Of 22,022 people who attempted to reach Greece, just 42.9 per cent were registered by the Greek government as arrivals.

This is the third lowest proportion on record, and took place in a period in which at least the first two months were before the Greek government’s intensified pushbacks programme – a programme which slashed this proportion by a further 28 per cent.

In the equivalent period of this year, 2,786 people have been registered as arrivals in Greece. Five men, women and children died, 5,066 people were prevented from reaching Greece by the Turkish coastguard, and at least 3,286 people were pushed back up to 30 April.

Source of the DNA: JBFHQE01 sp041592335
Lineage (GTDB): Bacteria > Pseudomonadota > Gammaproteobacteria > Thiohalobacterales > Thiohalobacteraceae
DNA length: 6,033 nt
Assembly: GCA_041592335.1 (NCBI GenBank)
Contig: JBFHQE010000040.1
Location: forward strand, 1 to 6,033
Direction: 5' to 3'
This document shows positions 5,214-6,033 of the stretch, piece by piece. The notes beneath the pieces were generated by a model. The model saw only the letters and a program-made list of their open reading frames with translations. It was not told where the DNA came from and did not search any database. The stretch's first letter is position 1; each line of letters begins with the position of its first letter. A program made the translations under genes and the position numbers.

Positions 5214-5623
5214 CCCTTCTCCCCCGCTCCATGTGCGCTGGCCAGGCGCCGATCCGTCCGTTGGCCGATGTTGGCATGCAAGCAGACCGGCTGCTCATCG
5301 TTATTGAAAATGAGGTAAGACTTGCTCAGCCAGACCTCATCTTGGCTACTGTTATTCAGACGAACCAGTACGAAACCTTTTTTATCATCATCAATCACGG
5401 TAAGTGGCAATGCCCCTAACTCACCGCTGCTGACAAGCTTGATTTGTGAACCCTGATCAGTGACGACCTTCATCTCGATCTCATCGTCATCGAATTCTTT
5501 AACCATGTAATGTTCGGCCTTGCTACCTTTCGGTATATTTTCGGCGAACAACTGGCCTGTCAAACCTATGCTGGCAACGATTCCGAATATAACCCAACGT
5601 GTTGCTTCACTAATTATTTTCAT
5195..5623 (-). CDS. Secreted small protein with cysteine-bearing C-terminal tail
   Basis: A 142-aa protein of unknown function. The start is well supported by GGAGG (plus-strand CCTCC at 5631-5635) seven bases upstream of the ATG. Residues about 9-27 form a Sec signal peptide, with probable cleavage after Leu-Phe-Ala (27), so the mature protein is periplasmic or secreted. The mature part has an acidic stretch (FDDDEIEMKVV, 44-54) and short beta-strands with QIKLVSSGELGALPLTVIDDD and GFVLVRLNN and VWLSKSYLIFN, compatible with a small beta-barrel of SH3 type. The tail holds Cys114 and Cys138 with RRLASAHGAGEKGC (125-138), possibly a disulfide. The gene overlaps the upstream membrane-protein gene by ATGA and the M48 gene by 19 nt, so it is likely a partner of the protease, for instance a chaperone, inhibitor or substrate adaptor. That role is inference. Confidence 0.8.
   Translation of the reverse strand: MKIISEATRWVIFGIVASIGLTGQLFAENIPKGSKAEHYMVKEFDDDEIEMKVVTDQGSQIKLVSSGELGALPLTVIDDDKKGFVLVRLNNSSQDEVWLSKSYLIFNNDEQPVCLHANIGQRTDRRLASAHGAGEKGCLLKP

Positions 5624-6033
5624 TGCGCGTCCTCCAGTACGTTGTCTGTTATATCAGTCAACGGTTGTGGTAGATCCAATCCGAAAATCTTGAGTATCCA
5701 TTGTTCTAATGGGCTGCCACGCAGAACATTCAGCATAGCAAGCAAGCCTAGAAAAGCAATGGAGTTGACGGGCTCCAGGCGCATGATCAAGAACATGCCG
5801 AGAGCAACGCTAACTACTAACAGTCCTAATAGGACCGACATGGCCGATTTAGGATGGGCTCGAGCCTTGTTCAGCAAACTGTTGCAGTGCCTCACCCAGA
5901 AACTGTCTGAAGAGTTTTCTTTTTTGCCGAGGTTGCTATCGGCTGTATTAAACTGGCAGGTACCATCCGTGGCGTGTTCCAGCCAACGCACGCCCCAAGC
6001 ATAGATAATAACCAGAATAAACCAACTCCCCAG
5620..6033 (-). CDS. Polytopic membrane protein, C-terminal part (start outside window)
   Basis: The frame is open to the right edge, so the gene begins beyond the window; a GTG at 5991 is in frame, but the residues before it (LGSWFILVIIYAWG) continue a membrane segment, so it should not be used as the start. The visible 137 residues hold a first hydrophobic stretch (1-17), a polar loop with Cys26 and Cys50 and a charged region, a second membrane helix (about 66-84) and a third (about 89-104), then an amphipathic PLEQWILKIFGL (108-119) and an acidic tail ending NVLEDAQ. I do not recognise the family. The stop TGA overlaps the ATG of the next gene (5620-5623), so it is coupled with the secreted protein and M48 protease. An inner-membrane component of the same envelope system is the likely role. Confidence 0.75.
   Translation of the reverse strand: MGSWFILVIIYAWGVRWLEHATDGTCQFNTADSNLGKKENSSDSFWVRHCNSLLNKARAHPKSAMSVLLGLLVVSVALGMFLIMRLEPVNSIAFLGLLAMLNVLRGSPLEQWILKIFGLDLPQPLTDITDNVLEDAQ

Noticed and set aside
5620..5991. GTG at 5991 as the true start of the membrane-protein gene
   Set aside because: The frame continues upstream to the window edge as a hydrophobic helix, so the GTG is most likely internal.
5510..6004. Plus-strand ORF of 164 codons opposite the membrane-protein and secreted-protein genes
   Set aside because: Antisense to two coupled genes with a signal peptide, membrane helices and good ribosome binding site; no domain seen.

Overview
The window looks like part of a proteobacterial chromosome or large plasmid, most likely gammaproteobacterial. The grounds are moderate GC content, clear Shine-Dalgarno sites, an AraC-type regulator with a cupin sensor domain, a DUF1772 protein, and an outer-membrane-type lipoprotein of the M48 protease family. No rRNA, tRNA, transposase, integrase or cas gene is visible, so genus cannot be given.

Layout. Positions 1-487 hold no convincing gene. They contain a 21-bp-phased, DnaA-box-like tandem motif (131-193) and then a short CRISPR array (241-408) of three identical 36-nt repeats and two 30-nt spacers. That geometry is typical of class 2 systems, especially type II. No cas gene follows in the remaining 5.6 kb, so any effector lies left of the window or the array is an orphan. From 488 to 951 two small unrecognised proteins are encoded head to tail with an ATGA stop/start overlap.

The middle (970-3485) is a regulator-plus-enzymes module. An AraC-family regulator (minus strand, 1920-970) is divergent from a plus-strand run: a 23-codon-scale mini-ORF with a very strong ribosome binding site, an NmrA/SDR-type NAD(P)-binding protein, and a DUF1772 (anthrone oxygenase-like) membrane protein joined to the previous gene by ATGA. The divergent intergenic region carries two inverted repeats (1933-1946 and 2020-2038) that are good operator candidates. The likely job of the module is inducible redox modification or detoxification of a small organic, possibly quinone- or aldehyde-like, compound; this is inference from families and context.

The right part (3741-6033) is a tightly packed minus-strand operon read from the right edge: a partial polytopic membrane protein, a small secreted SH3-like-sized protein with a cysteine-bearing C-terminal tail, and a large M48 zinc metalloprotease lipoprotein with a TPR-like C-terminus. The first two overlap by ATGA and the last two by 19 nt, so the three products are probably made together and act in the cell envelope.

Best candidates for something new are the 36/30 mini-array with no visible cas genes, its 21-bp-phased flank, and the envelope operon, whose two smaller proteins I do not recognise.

Of 11,143 people who attempted to enter the EU asylum system, the Greek government registered just 25 per cent. The lowest number on record. At least three-quarters – 75 per cent – of all men, women and children who have tried to enter the Greek and EU asylum system from the East have been deliberately, calculatedly and illegally prevented from doing so.

This is the ‘triumph’ of the Greek government: reducing the number of people not who travel (for which, as we shall see, it can hardly claim responsibility) but the number of people it has registered as arriving – more accurately, the number it and the wider EU have illegally prevented from registering.

We must also note, once again, that the figures we are using for the people pushed back at the Evros river are almost certainly a significant underestimate, and we simply do not have figures for the number of people stopped from crossing by the Turkish police, or Greek and EU forces at the border itself.

Bearing this in mind, the scale of Greece, the EU, and Turkey’s law-breaking is likely to be even greater.

Go to Part three – Deaths